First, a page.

DOC on Twitter

The DOC is very active on twitter and the hashtag #DOC is frequently used. Several twitter chats are hosted weekly and you can follow along and read people’s answers or dive in and participate yourself. Twitter is also a very active platform for diabetes advocacy if you’re interested in getting into that.

One of the strong Twitter chats is the #DSMA (Diabetes Community Advocacy Foundation) chat every Wednesday at 9 p.m. U.S. Eastern Standard Time. There’s usually a weekly subject and the chat is guided by a moderator who lists a series of questions that people then chime in with answers to.

It’s not just for people living with diabetes but also caregivers and family members.

Note: If you get stressed out by having to participate in real time chats (I know I do), you can always go back and add your answers at a later time. Just search #DSMA, and the questions will show up.

Venturing Beyond the DOC

If you’re ready to connect with other people living with diabetes in “the real world”, there are plenty of opportunities to connect with others both in larger settings and more intimate ones.

Since you’re reading this post on TCOYD, you might already know about the many TCOYD conferences held across the U.S. But if you don’t, these events present a great opportunity to meet other people living with diabetes and learn more about different diabetes topics presented by top-notch diabetes experts.

If you live in the US and you prefer smaller gatherings, try searching for local groups on Meet Up, check out the local Diabetes Sister chapter (only applicable for women) or reach out to your local ADA or JDRF.

You can also use the online community to find local events. As an example, we have a local group of people with diabetes here in Los Angeles who meet up regularly to go to Disneyland together. They coordinate their meetups on Facebook, Instagram and Twitter.

I hope this post has intrigued you and made you curious to explore the DOC and meet others living with diabetes and facing similar daily challenges. If you’re still hesitant, please know that:

You are not alone

You do not have to deal with this alone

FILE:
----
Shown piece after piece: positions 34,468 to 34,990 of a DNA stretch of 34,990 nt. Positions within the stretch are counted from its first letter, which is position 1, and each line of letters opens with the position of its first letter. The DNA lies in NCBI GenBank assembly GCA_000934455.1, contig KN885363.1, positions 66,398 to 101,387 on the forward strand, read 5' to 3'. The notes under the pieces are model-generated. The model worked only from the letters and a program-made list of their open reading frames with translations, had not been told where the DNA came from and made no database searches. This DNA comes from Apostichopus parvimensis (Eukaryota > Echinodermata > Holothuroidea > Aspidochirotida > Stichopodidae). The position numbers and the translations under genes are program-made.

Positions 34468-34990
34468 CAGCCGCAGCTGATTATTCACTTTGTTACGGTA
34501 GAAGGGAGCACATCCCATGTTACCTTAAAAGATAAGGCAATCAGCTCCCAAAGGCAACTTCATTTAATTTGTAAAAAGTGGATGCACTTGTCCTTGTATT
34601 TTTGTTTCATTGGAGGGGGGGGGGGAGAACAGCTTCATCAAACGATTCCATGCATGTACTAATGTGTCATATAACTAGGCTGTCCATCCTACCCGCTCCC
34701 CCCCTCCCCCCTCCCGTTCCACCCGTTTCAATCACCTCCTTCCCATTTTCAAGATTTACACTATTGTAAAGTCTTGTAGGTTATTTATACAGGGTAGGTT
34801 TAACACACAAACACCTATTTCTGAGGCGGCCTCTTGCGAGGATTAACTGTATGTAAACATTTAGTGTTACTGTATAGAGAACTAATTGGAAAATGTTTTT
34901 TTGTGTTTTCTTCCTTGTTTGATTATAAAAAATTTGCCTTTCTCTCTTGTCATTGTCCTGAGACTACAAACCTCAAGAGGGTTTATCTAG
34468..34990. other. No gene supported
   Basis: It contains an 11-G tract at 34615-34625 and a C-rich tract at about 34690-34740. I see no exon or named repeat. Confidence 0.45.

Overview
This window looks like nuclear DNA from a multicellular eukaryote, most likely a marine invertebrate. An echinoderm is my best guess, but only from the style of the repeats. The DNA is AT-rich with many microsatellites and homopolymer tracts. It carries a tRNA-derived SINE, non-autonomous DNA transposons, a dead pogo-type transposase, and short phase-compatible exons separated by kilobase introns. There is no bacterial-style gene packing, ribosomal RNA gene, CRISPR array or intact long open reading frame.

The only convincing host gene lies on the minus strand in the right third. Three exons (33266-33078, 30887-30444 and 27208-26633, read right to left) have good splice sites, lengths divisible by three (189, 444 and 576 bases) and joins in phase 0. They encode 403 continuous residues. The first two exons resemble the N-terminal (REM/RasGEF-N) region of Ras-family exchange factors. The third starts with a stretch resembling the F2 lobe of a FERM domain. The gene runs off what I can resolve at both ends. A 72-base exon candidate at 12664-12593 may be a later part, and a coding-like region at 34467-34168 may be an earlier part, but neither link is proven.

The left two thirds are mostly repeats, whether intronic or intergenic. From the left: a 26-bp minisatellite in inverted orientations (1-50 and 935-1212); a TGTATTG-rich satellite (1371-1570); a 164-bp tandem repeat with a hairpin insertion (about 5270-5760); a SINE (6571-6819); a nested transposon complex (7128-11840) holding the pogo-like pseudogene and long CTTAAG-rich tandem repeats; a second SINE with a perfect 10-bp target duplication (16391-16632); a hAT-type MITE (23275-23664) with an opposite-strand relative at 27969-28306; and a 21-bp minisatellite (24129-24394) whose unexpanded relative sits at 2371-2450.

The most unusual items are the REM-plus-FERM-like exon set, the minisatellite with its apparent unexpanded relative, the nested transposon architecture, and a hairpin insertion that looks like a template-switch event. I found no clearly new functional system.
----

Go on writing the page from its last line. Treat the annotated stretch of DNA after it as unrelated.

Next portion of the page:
There is an ocean of people living with diabetes who will gladly support you.

Come join us!

To read more from Christel and the DiabetesStrong community, visit DiabetesStrong.com.

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Cure-Based Therapies for Type 1’s

What the heck are cure-based therapies? Well, the AP is not a cure but a darned good form of therapy that will bridge the gap until there is a cure. This talk will focus on the area of research that is going for the gold…a real cure…from prevention for our loved ones who have tested positive with diabetes-causing antibodies to the implantation of islet cells. This panel of experts has some of the world’s smartest folks in this space and will leave viewers with some real hope…and hope is where it’s at!

Pattern Sugar Cubes on a Pink Background

Sugar Surfing

You can’t stop the waves of fluctuating blood glucose levels but you can learn to surf. For those considering or already using Continuous Glucose Monitoring, this talk is for you. Dr. Stephen Ponder, a pediatric endocrinologist and a type 1 himself, takes you beyond the basics and shows you a better way to manage your blood glucose levels. He debunks the myths surrounding classic diabetes management while teaching you a better way. Watch him “Hang Ten”!

Quarrel between women and men

A Debate: Pumps vs. Daily Injections

The conclusion of this debate will be that it comes down to personal choice, but Dr. Edelman will be battling it out with Dr. Irl, his type 1 brother. Expect a lively exchange of information on the pros and cons for each form of therapy. It is important to know this is a real debate that will make you think about your choices for how to control your type 1.

man think how to solve the problem

How to Deal: Diabetes Complications

No matter how long you have had type 1 diabetes, complications are something we all fear.  You might be complication free but waiting for that dreaded shoe to drop, or you might be dealing with multiple complications and struggling with the guilt and blame.  This talk is structured as a group therapy session for type 1s that want to talk about what we all are trying to avoid.  Leave your judgment and blame at the door for this emotional ride.